University Suckers

Tuesday, August 12, 2008

Inflation Is No Good

Inflation in the UK has risen to 4.4% in July. I find this coincidental, especially since I started reading Henry Hazlitt's What You Should Know About Inflation last night. As Hazlitt points out in his essay, which is still relevant almost 50 years later, is that the definition of inflation has 'dual' meanings - even though there is still only one true definition. Observe:
If you turn to the American College Dictionary, for example, you will find the first definition of inflation given as follows: "Undue expansion of increase of the currency of a country, esp. by the issuing of paper money not redeemable in specie."

The second definition being: "A substantial rise of prices caused by undue expansion in paper money or bank credit." However, as Hazlitt identifies, the second definition has of the American College Dictionary is completely different than the first:
Now obviously a rise of prices caused by an expansion of the money supply is not the same thing as the expansion of the money supply itself. A cause or condition is clearly not identical with one of its consequences. The use of the word "inflation" with these two quite different meanings leads to endless confusion.

Inflation is the increase of the supply of money and bank credit relative to the production of goods and services of a specific country. Knowing the correct definition of inflation, it is easy to identify when some people, whether they're in special interest groups or not, try to skew the definition by blaming inflation on something like the "shortage of goods". Indeed, prices climb by an increase in the money supply or because of a shortage of goods. Prices usually increase with a shortage specifically to goods that are experiencing the shortage. Inflation causes a general increase in the prices of all goods, regardless of the category. Seldom can we identify when the shortage of goods has produced a general level of price increase all across the board, even in war time. However, identifying inflation as a consequence of the shortage of goods does not fly. Hazlitt offers an example:
Yet so stubborn is the fallacy that inflation is caused by the "shortage of goods," that even in the Germany of 1923, after prices had soared hundreds of billions of times, high officials and millions of Germans were blaming the whole thing on a general "shortage of goods" - at the very moment when foreigners were coming in and buying German goods with gold or their own currencies at prices lower than those of equivalent goods at home.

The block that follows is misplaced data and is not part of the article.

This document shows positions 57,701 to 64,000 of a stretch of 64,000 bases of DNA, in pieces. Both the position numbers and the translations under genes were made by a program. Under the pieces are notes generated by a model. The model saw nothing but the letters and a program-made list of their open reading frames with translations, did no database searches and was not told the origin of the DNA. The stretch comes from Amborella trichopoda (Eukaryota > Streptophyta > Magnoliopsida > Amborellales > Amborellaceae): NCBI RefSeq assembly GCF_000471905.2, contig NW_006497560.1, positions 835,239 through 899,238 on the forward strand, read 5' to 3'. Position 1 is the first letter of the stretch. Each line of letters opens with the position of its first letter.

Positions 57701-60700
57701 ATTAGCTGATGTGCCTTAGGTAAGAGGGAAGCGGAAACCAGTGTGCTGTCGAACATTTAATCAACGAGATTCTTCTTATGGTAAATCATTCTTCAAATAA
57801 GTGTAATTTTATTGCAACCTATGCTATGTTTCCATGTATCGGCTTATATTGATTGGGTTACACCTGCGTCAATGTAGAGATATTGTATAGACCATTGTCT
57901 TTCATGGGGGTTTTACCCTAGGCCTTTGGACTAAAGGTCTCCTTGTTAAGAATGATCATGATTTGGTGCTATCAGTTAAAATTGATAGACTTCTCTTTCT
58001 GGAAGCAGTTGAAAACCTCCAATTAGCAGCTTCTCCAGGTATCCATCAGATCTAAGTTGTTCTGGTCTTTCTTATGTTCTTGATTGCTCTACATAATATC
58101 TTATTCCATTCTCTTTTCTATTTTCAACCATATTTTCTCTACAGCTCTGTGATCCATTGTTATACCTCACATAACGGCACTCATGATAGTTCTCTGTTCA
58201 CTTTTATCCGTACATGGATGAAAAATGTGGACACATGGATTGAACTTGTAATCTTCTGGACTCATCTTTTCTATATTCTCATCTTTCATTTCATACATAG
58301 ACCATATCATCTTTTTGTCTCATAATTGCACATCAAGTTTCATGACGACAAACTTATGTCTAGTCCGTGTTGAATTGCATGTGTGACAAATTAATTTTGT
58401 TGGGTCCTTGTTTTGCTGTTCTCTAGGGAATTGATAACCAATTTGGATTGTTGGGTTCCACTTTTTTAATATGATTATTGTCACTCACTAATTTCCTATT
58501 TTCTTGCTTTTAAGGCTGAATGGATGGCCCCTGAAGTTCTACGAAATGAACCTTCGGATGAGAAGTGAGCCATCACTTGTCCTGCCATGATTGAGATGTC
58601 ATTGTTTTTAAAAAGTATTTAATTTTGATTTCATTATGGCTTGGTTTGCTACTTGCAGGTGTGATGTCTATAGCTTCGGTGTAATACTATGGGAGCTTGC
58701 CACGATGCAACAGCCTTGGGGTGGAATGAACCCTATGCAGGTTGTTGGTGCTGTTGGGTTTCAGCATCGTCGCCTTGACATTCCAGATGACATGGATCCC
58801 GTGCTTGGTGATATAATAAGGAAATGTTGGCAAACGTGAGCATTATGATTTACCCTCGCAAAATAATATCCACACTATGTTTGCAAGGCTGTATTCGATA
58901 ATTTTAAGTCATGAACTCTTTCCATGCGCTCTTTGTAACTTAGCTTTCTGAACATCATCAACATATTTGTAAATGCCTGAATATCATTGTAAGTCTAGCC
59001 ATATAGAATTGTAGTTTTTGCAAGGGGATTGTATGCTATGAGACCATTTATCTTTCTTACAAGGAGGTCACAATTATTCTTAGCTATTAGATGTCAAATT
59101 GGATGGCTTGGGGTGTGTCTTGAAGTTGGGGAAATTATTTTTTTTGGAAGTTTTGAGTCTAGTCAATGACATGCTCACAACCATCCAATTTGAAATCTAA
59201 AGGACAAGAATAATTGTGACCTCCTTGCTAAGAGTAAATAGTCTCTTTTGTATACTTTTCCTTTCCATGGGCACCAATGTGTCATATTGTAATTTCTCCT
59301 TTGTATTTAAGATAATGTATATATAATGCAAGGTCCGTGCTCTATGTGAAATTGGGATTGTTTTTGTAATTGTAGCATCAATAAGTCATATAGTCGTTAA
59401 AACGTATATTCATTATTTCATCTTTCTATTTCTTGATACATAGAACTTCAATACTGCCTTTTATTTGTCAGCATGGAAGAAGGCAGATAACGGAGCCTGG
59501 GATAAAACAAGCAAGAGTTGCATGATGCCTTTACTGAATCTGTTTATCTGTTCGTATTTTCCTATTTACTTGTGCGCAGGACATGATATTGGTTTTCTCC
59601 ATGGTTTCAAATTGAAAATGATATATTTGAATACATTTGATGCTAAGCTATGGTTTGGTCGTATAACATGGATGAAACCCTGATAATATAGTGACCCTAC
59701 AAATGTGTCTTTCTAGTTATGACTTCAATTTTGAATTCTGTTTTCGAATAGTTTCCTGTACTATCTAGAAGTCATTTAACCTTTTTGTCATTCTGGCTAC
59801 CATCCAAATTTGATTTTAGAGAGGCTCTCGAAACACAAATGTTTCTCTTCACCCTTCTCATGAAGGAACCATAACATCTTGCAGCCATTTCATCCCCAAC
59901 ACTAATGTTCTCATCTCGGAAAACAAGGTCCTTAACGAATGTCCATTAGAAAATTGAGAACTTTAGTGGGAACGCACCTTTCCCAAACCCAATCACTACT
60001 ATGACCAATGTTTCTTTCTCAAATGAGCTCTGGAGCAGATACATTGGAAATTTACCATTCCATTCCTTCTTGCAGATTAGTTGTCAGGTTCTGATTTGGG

Keeping in mind the example above, as well as the rest of my post, observe how the article below almost mirrors Hazlitt's example, and almost completely avoids identifying the true cause of inflation:
The statistics office said that the strongest upward pressure on prices came from nonalcoholic beverages and food, especially meat, bread, cereals and vegetables. Inflation was also pushed up by rising transport costs resulting from spiking fuel prices.

However, a major concern is that the rise could not be solely attributed to higher food and energy prices.

Core inflation, which excludes volatile items such as energy and food, jumped to 1.9 percent from 1.6 percent, indicating that higher energy and food prices are having second-round inflationary effects.

The prices were pushed up due to monetary injections made by the UK. The increase of prices is not from the shortage of goods, but from the government's expansion of money supply and credit relative to its production. If there is too much money chasing too few goods, prices must rise to ensure that shortages do not occur. However, it is different when prices increase from inflation than when they increase just from a shortage of goods.

In conclusion, inflation is brought on by governmental interference. By eliminating the gold standard, the government has illegalized the only method to objectively determine the proper money supply as well as calibrating proper interest rates. When governments take their country off of the gold standard and thus create inflation, several consequences unavoidably follow: The depreciation of the monetary unit, an increase in the cost of living (which in turn decreases the standard of living), the annihilation of past savings, the discouragment of future savings, the redistribution of wealth, and an overall undermining of confidence in the economy, which effects its future growth and value.